terms of goals, and because goals and
environments are intertwined such that goals
create environments and environments create
goals, can only think about goals and
environments in relative terms themselves: g
goal existing in e environment
Niou and Ordeshook
Also relevant are:
• Different types of equilibrium games
• Different types of equilibria
• Different types of equilibrium strategies
The first and third can be mixed and matched, such that a
successful strategy for a equilibrium (x) may be employed, but
in the context of equilibrium game (z) in which the optimal
equilibrium is (1): ie., there may be strategies that attempt to
achieve a type of equilibrium, but it may or may not work
given the context involved. E.g., a tit for tat strategy may be
best for dealing with a Prisoners’ Dilemma, but not for a
Battle of the Sexes game.
Niou and Ordeshook
For liberals, this is where coordination comes
into play. Coordination allows everyone to
understand the game and the correct strategies
by means of norms and practices.
These are achieved in states through
constitutions, which lead to cooperation rather
than conflict. The question is, is the situation the
same in international politics?
Niou and Ordeshook
One indication that it is not always relevant is the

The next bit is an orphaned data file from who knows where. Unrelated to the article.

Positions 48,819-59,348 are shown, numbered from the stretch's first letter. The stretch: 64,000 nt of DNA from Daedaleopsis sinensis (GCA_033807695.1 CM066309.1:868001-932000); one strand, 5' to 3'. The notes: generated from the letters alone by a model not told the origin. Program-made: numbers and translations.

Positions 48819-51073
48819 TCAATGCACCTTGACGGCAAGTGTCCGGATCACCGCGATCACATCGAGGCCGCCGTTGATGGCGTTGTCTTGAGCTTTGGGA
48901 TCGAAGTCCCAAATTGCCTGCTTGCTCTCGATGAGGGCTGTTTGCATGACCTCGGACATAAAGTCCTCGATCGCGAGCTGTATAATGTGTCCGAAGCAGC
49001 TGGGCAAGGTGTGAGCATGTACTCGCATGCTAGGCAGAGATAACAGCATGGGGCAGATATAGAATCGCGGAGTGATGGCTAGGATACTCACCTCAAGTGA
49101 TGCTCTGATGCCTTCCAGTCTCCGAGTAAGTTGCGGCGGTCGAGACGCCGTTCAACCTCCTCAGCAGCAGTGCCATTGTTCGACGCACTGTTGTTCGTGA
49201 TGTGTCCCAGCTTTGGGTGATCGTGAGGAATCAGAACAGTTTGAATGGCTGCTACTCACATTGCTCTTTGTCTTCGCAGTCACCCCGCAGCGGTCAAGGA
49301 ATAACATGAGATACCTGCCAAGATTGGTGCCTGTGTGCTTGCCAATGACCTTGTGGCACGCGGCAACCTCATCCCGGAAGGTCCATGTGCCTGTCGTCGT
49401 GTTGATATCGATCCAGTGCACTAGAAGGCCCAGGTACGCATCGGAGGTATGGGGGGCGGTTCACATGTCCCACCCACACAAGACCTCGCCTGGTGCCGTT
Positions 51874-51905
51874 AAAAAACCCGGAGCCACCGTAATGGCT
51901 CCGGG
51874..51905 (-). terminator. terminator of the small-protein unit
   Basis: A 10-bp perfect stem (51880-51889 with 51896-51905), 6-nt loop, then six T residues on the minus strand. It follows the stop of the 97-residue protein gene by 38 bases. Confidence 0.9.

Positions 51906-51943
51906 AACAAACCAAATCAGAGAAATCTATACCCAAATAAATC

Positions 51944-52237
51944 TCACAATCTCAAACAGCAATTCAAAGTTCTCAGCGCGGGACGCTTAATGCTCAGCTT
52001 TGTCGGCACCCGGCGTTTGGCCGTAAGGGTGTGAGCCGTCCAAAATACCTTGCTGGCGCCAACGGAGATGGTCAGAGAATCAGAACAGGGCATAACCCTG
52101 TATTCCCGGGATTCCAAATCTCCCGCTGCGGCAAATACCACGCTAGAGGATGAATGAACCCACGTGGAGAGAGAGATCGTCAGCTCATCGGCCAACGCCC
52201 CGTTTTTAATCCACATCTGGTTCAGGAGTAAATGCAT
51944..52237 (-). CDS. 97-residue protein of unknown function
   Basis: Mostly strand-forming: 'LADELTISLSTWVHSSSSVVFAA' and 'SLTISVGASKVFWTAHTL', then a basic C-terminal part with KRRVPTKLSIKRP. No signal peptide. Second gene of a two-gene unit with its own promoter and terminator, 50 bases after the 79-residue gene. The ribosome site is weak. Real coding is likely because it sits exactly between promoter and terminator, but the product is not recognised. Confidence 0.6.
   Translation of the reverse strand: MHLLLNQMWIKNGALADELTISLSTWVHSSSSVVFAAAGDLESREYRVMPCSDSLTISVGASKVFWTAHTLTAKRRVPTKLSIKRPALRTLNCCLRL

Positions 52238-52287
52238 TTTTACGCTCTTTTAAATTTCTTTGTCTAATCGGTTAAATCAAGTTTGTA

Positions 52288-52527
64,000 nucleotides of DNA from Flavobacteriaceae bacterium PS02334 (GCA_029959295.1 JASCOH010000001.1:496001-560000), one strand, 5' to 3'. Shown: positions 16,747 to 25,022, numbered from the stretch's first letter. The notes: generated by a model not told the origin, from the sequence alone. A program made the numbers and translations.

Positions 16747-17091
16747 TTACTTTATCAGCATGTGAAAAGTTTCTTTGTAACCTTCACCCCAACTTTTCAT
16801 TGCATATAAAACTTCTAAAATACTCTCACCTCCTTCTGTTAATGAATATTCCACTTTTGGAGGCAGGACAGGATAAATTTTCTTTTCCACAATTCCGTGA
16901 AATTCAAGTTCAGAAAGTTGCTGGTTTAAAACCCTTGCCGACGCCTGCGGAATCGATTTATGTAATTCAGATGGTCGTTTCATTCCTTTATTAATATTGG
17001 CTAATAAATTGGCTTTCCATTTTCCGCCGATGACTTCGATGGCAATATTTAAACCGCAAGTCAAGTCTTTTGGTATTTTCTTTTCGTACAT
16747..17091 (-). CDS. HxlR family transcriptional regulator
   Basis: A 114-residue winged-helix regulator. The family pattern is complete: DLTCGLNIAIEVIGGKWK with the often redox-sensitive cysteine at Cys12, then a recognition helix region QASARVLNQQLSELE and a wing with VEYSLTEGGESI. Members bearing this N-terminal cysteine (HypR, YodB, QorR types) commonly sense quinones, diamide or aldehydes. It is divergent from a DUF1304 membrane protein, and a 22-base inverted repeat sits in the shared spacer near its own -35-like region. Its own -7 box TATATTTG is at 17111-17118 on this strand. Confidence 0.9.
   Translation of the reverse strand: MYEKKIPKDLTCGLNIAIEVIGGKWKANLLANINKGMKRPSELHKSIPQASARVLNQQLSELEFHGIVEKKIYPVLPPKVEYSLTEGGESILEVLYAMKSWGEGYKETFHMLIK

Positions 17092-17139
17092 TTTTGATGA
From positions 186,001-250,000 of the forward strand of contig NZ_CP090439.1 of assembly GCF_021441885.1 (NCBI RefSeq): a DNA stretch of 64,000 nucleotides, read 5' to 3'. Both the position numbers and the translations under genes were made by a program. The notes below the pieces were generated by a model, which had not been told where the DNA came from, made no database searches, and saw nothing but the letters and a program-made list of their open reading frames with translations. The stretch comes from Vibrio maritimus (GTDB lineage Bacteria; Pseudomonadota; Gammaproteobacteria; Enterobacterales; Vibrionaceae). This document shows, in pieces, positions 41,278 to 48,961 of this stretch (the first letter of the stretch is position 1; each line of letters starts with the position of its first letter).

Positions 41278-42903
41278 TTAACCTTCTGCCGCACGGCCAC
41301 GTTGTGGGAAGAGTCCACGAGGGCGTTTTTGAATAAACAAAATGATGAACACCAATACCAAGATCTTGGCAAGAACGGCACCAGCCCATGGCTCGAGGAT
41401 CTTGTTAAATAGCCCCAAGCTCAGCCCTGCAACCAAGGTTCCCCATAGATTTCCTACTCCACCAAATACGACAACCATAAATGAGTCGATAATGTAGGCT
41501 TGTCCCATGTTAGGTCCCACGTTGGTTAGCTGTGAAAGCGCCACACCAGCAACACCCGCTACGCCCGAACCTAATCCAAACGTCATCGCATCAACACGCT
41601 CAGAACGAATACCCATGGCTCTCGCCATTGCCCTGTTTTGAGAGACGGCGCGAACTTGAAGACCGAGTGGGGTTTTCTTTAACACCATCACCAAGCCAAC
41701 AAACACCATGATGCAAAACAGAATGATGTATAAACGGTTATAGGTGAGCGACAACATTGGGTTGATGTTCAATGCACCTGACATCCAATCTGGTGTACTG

fact that there can be non-cooperative equilibria
(for example, competitive alliance systems).
Realists argue that such equilibria are easier to
coordinate, and thus the natural tendency is to
gravitate towards them. Liberals argue that
cooperative equilibria are easier to coordinate.
Empirically, it appears that both types of equilibria
have existed.
Nye: Neoliberalism and Neorealism
Problems of IR:
• The world is not a laboratory– cannot control for
factors or run the same scenario multiple times
• Theorists are too close to events, and generally
attempt to instruct their fellow citizens
This leads to different strategies to emerge from
changing contexts. Thus liberalism arises in reaction
to Vietnam and the different ways power was
manifested during the 1970s Oil Crisis, and realism
reemerged in the 1980s in the face of a more
assertive Reagan administration
However, realism and liberalism are not as different as
they are often depicted; instead, they are often
• Realism provides essential discussions regarding the
role of states, power and the international system.
• Liberalism provides important discussion regarding:
– How states define their interests through the workings of
domestic politics
– How states can learn, particularly in terms of cooperation
• Pluralistic security communities (NATO)
• Regional cooperation (integration of Europe)

similar documents